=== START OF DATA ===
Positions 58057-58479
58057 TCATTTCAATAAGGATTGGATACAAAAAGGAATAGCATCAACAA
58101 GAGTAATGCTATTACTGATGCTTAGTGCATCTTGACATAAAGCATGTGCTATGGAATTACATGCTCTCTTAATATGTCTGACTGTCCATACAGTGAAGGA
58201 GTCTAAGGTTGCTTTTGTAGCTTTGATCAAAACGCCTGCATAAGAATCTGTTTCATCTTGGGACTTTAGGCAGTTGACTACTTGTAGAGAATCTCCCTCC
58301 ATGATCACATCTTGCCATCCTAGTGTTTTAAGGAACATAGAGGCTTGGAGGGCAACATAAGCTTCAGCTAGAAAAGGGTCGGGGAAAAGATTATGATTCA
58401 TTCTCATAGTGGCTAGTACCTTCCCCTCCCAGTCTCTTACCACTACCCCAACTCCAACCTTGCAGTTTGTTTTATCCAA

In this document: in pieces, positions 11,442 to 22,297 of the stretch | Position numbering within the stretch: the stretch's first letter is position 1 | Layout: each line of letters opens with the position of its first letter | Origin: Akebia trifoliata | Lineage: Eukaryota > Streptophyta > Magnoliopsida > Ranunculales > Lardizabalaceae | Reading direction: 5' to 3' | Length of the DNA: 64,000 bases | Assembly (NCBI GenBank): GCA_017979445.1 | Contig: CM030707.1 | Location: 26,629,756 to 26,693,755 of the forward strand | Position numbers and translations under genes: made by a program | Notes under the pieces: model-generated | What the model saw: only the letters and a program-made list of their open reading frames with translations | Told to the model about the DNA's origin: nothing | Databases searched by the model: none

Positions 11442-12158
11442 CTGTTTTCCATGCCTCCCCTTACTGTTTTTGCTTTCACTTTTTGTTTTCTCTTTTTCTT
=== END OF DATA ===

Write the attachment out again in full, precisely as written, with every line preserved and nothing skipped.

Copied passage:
Positions 58057-58479
58057 TCATTTCAATAAGGATTGGATACAAAAAGGAATAGCATCAACAA
58101 GAGTAATGCTATTACTGATGCTTAGTGCATCTTGACATAAAGCATGTGCTATGGAATTACATGCTCTCTTAATATGTCTGACTGTCCATACAGTGAAGGA
58201 GTCTAAGGTTGCTTTTGTAGCTTTGATCAAAACGCCTGCATAAGAATCTGTTTCATCTTGGGACTTTAGGCAGTTGACTACTTGTAGAGAATCTCCCTCC
58301 ATGATCACATCTTGCCATCCTAGTGTTTTAAGGAACATAGAGGCTTGGAGGGCAACATAAGCTTCAGCTAGAAAAGGGTCGGGGAAAAGATTATGATTCA
58401 TTCTCATAGTGGCTAGTACCTTCCCCTCCCAGTCTCTTACCACTACCCCAACTCCAACCTTGCAGTTTGTTTTATCCAA

In this document: in pieces, positions 11,442 to 22,297 of the stretch | Position numbering within the stretch: the stretch's first letter is position 1 | Layout: each line of letters opens with the position of its first letter | Origin: Akebia trifoliata | Lineage: Eukaryota > Streptophyta > Magnoliopsida > Ranunculales > Lardizabalaceae | Reading direction: 5' to 3' | Length of the DNA: 64,000 bases | Assembly (NCBI GenBank): GCA_017979445.1 | Contig: CM030707.1 | Location: 26,629,756 to 26,693,755 of the forward strand | Position numbers and translations under genes: made by a program | Notes under the pieces: model-generated | What the model saw: only the letters and a program-made list of their open reading frames with translations | Told to the model about the DNA's origin: nothing | Databases searched by the model: none

Positions 11442-12158
11442 CTGTTTTCCATGCCTCCCCTTACTGTTTTTGCTTTCACTTTTTGTTTTCTCTTTTTCTT